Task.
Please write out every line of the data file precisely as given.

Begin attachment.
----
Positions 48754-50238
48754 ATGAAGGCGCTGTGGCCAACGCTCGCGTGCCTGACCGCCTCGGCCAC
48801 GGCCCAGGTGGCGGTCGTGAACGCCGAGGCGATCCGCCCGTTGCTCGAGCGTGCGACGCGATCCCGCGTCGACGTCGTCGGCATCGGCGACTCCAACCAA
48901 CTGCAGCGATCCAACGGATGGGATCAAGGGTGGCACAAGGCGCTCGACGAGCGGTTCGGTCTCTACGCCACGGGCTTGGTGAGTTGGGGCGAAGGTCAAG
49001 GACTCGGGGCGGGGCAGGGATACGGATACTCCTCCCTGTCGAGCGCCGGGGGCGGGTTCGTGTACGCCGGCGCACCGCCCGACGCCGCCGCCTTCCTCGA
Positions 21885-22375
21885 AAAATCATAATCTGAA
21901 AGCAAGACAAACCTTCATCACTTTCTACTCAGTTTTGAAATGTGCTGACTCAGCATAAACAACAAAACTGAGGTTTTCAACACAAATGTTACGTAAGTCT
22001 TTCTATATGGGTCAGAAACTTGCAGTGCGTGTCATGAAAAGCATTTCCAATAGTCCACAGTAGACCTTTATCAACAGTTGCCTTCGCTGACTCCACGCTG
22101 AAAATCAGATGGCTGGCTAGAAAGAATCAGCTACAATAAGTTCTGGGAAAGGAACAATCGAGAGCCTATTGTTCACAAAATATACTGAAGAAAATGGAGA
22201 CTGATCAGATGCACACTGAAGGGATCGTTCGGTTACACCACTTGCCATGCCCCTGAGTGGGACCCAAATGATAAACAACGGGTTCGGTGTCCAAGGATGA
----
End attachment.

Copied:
Positions 48754-50238
48754 ATGAAGGCGCTGTGGCCAACGCTCGCGTGCCTGACCGCCTCGGCCAC
48801 GGCCCAGGTGGCGGTCGTGAACGCCGAGGCGATCCGCCCGTTGCTCGAGCGTGCGACGCGATCCCGCGTCGACGTCGTCGGCATCGGCGACTCCAACCAA
48901 CTGCAGCGATCCAACGGATGGGATCAAGGGTGGCACAAGGCGCTCGACGAGCGGTTCGGTCTCTACGCCACGGGCTTGGTGAGTTGGGGCGAAGGTCAAG
49001 GACTCGGGGCGGGGCAGGGATACGGATACTCCTCCCTGTCGAGCGCCGGGGGCGGGTTCGTGTACGCCGGCGCACCGCCCGACGCCGCCGCCTTCCTCGA
Positions 21885-22375
21885 AAAATCATAATCTGAA
21901 AGCAAGACAAACCTTCATCACTTTCTACTCAGTTTTGAAATGTGCTGACTCAGCATAAACAACAAAACTGAGGTTTTCAACACAAATGTTACGTAAGTCT
22001 TTCTATATGGGTCAGAAACTTGCAGTGCGTGTCATGAAAAGCATTTCCAATAGTCCACAGTAGACCTTTATCAACAGTTGCCTTCGCTGACTCCACGCTG
22101 AAAATCAGATGGCTGGCTAGAAAGAATCAGCTACAATAAGTTCTGGGAAAGGAACAATCGAGAGCCTATTGTTCACAAAATATACTGAAGAAAATGGAGA
22201 CTGATCAGATGCACACTGAAGGGATCGTTCGGTTACACCACTTGCCATGCCCCTGAGTGGGACCCAAATGATAAACAACGGGTTCGGTGTCCAAGGATGA